Tidskrift: Plant Systematics and Evolution
Volym: 212
Sidor: 215-246

Abstrakt: (på engelska)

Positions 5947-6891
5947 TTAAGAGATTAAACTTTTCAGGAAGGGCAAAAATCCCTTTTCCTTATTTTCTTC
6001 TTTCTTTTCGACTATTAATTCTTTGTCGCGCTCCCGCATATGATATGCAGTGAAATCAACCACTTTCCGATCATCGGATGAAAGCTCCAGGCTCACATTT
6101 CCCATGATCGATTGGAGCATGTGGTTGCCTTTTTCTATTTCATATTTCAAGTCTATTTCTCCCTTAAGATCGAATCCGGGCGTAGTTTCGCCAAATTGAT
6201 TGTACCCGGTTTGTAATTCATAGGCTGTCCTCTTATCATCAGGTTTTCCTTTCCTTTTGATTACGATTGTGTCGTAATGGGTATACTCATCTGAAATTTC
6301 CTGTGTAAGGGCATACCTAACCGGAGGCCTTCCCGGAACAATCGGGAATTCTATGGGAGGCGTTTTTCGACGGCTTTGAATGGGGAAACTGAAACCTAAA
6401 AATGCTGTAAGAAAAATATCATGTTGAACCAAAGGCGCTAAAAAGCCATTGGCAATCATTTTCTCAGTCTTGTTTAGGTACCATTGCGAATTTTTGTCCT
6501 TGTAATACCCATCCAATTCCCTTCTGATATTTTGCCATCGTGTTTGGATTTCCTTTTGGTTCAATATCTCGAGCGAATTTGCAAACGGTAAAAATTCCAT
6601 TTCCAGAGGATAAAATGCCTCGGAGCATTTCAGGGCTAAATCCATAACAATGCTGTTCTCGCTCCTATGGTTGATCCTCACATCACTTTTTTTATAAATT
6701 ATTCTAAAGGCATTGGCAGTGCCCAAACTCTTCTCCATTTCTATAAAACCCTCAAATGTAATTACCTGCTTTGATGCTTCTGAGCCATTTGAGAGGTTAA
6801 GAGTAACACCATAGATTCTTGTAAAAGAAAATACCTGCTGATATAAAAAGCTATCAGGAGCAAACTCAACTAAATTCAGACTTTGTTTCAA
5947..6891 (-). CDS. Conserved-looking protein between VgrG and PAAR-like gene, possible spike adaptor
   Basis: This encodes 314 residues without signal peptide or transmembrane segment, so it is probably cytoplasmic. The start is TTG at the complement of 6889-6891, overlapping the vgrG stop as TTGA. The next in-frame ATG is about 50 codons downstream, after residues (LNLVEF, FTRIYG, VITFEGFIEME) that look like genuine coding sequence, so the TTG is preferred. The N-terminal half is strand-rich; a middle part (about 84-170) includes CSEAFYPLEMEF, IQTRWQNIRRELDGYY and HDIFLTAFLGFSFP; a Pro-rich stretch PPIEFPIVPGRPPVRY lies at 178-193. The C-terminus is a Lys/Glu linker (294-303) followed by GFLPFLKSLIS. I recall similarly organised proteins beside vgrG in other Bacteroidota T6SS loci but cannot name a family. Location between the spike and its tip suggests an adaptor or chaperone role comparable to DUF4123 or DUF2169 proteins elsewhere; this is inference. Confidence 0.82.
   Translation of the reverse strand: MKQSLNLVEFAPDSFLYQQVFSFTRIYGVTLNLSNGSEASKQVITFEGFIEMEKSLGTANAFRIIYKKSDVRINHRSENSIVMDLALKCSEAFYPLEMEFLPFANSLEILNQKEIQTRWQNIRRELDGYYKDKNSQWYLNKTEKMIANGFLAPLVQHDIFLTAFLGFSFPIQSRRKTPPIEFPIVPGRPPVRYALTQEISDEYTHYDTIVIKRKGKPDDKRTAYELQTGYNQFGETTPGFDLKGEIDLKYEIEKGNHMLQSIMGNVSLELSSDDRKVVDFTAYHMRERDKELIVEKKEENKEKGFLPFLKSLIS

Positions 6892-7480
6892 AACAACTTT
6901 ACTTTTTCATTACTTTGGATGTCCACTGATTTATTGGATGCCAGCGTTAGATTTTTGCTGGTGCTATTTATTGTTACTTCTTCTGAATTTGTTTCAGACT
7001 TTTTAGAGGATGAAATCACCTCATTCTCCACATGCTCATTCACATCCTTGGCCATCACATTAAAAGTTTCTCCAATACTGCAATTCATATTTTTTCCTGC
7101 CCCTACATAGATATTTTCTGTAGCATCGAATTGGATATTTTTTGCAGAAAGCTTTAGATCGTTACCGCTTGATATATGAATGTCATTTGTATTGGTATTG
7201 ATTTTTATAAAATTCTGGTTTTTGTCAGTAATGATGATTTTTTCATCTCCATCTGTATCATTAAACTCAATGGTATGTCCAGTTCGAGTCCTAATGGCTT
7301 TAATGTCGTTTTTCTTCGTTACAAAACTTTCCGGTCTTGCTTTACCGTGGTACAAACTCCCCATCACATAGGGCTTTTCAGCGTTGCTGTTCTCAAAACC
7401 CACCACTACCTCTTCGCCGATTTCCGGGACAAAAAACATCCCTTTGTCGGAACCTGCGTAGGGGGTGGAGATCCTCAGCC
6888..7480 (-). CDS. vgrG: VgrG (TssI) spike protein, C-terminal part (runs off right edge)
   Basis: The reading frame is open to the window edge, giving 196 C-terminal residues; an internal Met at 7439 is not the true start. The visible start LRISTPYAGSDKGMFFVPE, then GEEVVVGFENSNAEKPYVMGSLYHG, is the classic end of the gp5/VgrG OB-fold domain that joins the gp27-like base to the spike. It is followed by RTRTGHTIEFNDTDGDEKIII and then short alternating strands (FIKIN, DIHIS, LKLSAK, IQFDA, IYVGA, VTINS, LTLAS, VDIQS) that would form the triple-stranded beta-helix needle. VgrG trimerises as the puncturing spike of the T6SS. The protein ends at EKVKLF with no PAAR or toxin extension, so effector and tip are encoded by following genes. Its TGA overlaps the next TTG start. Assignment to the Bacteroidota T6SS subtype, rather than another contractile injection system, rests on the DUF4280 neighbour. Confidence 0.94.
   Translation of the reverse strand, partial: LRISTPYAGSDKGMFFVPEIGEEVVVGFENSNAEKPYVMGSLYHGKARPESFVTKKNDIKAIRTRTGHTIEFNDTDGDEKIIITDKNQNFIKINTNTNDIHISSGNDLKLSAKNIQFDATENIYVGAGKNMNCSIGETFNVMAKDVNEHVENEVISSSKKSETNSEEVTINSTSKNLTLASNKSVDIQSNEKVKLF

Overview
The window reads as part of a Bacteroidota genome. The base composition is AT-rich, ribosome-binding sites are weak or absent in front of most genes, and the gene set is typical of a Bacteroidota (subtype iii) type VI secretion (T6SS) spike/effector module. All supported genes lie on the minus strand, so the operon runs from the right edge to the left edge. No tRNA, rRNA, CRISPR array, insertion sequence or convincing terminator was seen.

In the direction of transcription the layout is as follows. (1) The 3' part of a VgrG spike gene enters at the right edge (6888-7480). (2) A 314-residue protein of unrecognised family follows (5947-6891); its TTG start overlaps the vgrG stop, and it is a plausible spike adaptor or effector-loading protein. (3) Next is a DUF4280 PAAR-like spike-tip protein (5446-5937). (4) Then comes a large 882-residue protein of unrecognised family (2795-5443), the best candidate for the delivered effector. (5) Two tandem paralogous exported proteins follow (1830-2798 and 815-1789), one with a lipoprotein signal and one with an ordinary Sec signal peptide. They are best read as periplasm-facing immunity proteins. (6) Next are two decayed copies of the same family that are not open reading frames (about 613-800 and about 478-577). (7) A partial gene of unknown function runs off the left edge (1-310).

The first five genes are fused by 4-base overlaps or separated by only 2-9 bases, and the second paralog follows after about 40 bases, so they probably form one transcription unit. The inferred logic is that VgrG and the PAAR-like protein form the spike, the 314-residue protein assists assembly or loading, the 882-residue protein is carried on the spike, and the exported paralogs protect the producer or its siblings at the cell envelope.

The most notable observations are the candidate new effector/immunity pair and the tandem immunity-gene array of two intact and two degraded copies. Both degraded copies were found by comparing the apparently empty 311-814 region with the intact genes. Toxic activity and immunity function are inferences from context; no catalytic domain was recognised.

The neotropical genus Exostema comprises 25 species of trees and shrubs, ranging in distribution from Bolivia to Mexico and throughout the West Indies, with most species endemic to the Greater Antilles. Infrageneric relationships and species-level patterns of evolution were investigated in phylogenetic analyses using morphological, molecular, and combined data sets. All data sets resolved three main species groups which correspond to the three sections recognized by McDOWELL (1996). However, the analyses of ITS sequence data placed the two South American species basal to the three main clades. Otherwise, the morphological and molecular data are highly compatible, and produce a more robust yet consistent phylogeny in the combined data analysis. Morphological evolution in Exostema involves many specializations for xeric habitats, reflecting repeated ecological shifts from moist forest to exposed, seasonally dry environments during the diversification of the genus. Both moth and bee pollination syndromes are found in Exostema, and shifts in pollination ecology appear pivotal to the differentiation of the three sections. Biogeographically, Exostema likely originated in South America and migrated via Central America to the Greater Antilles, where the morphological diversification and speciation are most extensive.